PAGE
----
OrientDB for Java Developers in Five Minutes

In the previous step you created your Java application scaffolding in IntelliJ Idea, now it's time to create a Java class that connects to the database and does basic operations

We will write a very simple application with two classes:

  • Person: a vertex type containing information about people
  • FriendOf: an edge class that connects people together

Step 4/5 - Connect to the DB and create a basic schema

Let's create a simple Java class

  • Open the folder src -> main -> java
  • Right-click on the java folder and choose New -> Java Class

NewClass

  • Give the class the name you prefer and click OK
  • create a main method

Connecting to the DB

Now it's time to connect to OrientDB

  • Create an OrientDB object to manage the remote server
  • Also invoke a close() at the end of the method (so that you don't forget it later)
    OrientDB orient = new OrientDB("remote:localhost", OrientDBConfig.defaultConfig());

    //let's do something with this server!

    orient.close();

The first argument of OrientDB() constructor is the URL of the remote database. It's made of two parts:

  • remote: specifies that we are connecting to a remote (stand-alone) server
  • localhost: the address of the host where OrientDB is running (it can be a URL or an IP, in this case orientdb is running on the local machine)

NewClass

Until now, we just established a connection with the server, but not with the database itself (we created a db named test, do you remember?).

Now it's time to open a database session (and remember to close it at the end!):

    OrientDB orient = new OrientDB("remote:localhost", OrientDBConfig.defaultConfig());
    ODatabaseSession db = orient.open("test", "admin", "admin");

    //let's do something with this session!

    db.close();    
    orient.close();

Here we are actually connecting to the database. The three parameters are:

  • test: the database name (we created it a couple of steps before)
  • admin (the first one): the username used to connect
  • admin (the second one): the password for the connection

By default, when you create a new database, OrientDB creates three users for you: admin, reader, writer; the passwords for these users are the same as the user names, eg. the password for admin is admin. You can change it later of course, and you can define more users if needed.

Creating the schema

Now it's time to create a schema for our db. Do you remember? We are creating a graph of people who are friends, so we need a Person vertex class and a FriendOf edge class.

Let's also add a little check to make sure that the classes do not already exist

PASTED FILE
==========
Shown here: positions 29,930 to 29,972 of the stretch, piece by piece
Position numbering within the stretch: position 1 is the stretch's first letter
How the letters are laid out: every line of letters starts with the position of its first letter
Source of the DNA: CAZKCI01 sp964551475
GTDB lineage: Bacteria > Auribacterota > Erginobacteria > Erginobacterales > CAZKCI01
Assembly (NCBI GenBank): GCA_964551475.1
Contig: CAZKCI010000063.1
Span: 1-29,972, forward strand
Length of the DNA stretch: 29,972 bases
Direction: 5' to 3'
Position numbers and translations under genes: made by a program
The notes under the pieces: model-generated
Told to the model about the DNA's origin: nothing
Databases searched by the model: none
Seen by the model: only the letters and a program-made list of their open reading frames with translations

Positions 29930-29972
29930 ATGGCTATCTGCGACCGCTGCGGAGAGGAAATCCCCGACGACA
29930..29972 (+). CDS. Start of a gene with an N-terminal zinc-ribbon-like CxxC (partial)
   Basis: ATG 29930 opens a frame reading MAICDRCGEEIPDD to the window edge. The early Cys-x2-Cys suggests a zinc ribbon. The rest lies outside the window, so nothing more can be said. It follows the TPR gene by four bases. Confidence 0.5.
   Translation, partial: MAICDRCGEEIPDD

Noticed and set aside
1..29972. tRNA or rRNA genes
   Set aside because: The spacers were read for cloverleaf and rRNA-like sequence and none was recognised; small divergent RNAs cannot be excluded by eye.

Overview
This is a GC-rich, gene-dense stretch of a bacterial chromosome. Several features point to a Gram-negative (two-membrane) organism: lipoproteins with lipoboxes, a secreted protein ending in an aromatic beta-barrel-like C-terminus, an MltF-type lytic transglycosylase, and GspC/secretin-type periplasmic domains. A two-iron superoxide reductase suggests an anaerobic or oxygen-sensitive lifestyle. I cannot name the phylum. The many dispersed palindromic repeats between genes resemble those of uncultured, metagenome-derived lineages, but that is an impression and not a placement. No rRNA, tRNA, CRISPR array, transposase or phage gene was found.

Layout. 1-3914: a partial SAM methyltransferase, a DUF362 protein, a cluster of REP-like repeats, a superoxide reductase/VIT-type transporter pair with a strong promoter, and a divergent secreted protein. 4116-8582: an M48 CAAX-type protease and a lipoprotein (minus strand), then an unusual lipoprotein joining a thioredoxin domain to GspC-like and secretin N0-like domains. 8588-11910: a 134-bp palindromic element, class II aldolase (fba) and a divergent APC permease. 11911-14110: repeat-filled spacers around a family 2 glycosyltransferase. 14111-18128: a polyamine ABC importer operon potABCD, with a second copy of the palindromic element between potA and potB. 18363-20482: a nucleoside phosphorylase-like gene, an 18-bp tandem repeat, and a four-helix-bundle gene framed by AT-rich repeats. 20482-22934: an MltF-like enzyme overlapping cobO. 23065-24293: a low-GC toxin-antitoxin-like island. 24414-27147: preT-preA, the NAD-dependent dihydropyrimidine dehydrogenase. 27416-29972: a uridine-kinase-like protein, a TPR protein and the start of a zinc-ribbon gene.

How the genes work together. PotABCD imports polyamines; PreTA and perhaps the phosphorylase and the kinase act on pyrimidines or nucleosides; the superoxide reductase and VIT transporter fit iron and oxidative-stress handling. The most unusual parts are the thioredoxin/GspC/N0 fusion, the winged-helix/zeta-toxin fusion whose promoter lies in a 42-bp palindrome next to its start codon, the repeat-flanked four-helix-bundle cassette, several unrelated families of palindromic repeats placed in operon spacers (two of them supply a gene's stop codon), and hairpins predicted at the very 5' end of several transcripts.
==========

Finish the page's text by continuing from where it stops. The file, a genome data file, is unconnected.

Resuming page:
if (db.getClass("Person") != null) {
      db.createVertexClass("Person");
    }
    if (db.getClass("FriendOf") != null) {
      db.createEdgeClass("FriendOf");
    }

And this is the final version of our class

NewClass

This is the full source code:

import com.orientechnologies.orient.core.db.ODatabaseSession;
import com.orientechnologies.orient.core.db.OrientDB;
import com.orientechnologies.orient.core.db.OrientDBConfig;

public class Main {

  public static void main(String[] args) {

    OrientDB orient = new OrientDB("remote:localhost", OrientDBConfig.defaultConfig());
    ODatabaseSession db = orient.open("test", "admin", "admin");

    if (db.getClass("Person") == null) {
      db.createVertexClass("Person");
    }
    if (db.getClass("FriendOf") == null) {
      db.createEdgeClass("FriendOf");
    }

    db.close();
    orient.close();

  }

}

Now just run it and then open OrientDB Studio again:

  • go back to the browser (OrientDB Studio)
  • click on the SCHEMA tab

you will see the two newly created classes: Person and FriendOf

NewClass

Just to make it a bit more realistic, let's also create some basic schema for our Person class.

We will just add a name to the Person and we will create an index on it.

    OClass person = db.getClass("Person");

    if (person == null) {
      person = db.createVertexClass("Person");
    }

    if (person.getProperty("name") == null) {
      person.createProperty("name", OType.STRING);

      //                     index name                index type          property name
      person.createIndex("Person_name_index", OClass.INDEX_TYPE.NOTUNIQUE, "name");
    }

And this is the final result:

import com.orientechnologies.orient.core.db.ODatabaseSession;
import com.orientechnologies.orient.core.db.OrientDB;
import com.orientechnologies.orient.core.db.OrientDBConfig;
import com.orientechnologies.orient.core.metadata.schema.OClass;
import com.orientechnologies.orient.core.metadata.schema.OType;

public class Main {

  public static void main(String[] args) {

    OrientDB orient = new OrientDB("remote:localhost", OrientDBConfig.defaultConfig());
    ODatabaseSession db = orient.open("test", "admin", "admin");

    OClass person = db.getClass("Person");

    if (person == null) {
      person = db.createVertexClass("Person");
    }

    if (person.getProperty("name") == null) {
      person.createProperty("name", OType.STRING);
      person.createIndex("Person_name_index", OClass.INDEX_TYPE.NOTUNIQUE, "name");
    }

    if (db.getClass("FriendOf") == null) {
      db.createEdgeClass("FriendOf");
    }

    db.close();
    orient.close();

  }
}

Now you are ready for the Next Step - Create your First Graph and Run Queries >>>

results matching ""

    No results matching ""